Cost Performance Index (CPI):
What It is and Why It Matters
May 21, 2021
Do you know what your cost performance index (CPI) is telling you about your project’s financial efficiency? This metric is more than just a measure of the budgeted value of completed work compared to actual costs. It’s what project managers and contractors rely on to not only inform decisions about how to improve project performance, but to spot potential or real risks that could lead to budget overruns.
Arriving at this pivotal number is fairly straightforward. Cost performance index is determined using a simple equation: CPI = EV/AC, where EV is the earned value and AC is the actual cost (aka, burned costs). The EV and AC figures are broken down as follows:
- Earned value answers the question “How much work was done?” either so far or by the end of the project. Its formula is EV = % actually complete X BAC (the project’s total Budget at Completion determined during the estimation stage)
- Actual cost tells you “How much did the work cost in a given period?” There’s no equation outside of adding up the spend. So, AC = Actual dollars spent. For your CPI to be most effective in helping you gauge your project’s financial health, accurate numbers — all the relevant ones — must be included in the actual costs. Guesstimates will be of no use here and will skew your metrics.
A resulting CPI value from the equation that is greater than 1 is below budget, less than 1 is over budget, and “1” is on budget.
One thing you’ll notice as you monitor the cost performance index is that it will ebb and flow like a wave throughout the project life cycle. This is normal. What are those fluctuations telling you about your project? just like any other efficiency metric, CPI responds to outside factors and forces. It could be things like weather that delays construction progress or influences supply chain delivery of materials; project scope changes; and fluctuations in direct costs of materials, labor or equipment. These natural ups and downs are the CPI’s operating range.
Sometimes it may go outside that range. But how much is too much, and when should you worry? For example, you could have a CPI of .85 and wonder if it’s acceptable or cause for concern; likewise, if a value of 1.2 is reassuring or an anomaly. The acceptable operating range is something that will be unique to each project. Why? Consider the range and degree of factors that could affect it. An indoor project might have a narrower operating range because weather and other environmental factors are far less likely to impact progress. But a massive build taking months or years to construct will be susceptible not only to the forces of Mother Nature but to other potential forces that can occur in such an extended time, like economic downturns, labor disputes and materials shortages. Those who have roles in managing the project can arrive at an acceptable range given the likely factors that could impact project costs.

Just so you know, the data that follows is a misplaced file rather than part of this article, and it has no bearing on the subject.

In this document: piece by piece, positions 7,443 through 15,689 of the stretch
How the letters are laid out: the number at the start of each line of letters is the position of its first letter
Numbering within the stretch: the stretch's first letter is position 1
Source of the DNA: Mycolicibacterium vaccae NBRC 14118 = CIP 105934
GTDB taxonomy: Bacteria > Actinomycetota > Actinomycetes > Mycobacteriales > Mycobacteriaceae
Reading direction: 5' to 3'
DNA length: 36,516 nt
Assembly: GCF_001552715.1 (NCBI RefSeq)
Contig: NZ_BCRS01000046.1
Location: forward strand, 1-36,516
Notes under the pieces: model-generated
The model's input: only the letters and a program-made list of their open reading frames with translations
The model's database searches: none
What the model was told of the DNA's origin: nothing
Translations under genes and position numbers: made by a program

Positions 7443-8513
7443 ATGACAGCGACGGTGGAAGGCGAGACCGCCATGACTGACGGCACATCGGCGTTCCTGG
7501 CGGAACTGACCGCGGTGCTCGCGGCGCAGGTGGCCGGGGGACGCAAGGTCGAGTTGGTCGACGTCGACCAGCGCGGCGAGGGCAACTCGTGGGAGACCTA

While lower cost performance index values will understandably require some extra attention, higher values, believe it or not, must be examined, too. Why look into something that’s seemingly so good? Because you could be missing a particular scope of work that has to be done later — causing that once enviably high CPI to later dip dramatically due to higher labor and material costs. And, interestingly, a prolonged high CPI could raise suspicions that costs were miscalculated or missed altogether (indicating lack of attention to detail), tasks were overlooked and not completed (interpreted as lack of thoroughness and reflected in an artificially low spend), or original budgeted costs were intentionally overstated (suggesting lack of integrity). Even if none of these were actually true, its mere appearance may not bode well for future bids.
Interestingly, these variations can be of benefit to the project. How? Because they serve as a warning system that something is amiss. By noticing these swings early on, it gives you the opportunity to address it sooner. And that cost performance index will get back to its more stable operating range. So those prolonged or extreme values may only be a bad thing if there’s no analysis as to why they’re occurring and therefore no attempt to course correct.
Keeping track of the factors influencing unexpected CPI swings in either direction can serve as valuable post-mortem learnings that can be applied to future projects. You’ll be more likely to anticipate what factors can influence the financial health of your project and account for them accordingly, whether they’re mistakes to learn from or unforeseen situations to better plan for. This subjective assessment after the fact adds valuable context to your project performance as reflected in your CPI and similar metrics.
Of course, your cost performance index shines the light on only one part of your project’s story. Used in tandem with metrics like schedule performance index (SPI), cost variance, schedule variance, critical path method, and more, they can give you a more complete picture of your project’s health. InEight Report can help make sense of all these metrics for you. This software solution lets you create automated reports reflecting real-time data so you can better identify and address critical issues through all phases of your build, saving you valuable time and money. Request an InEight Demo today.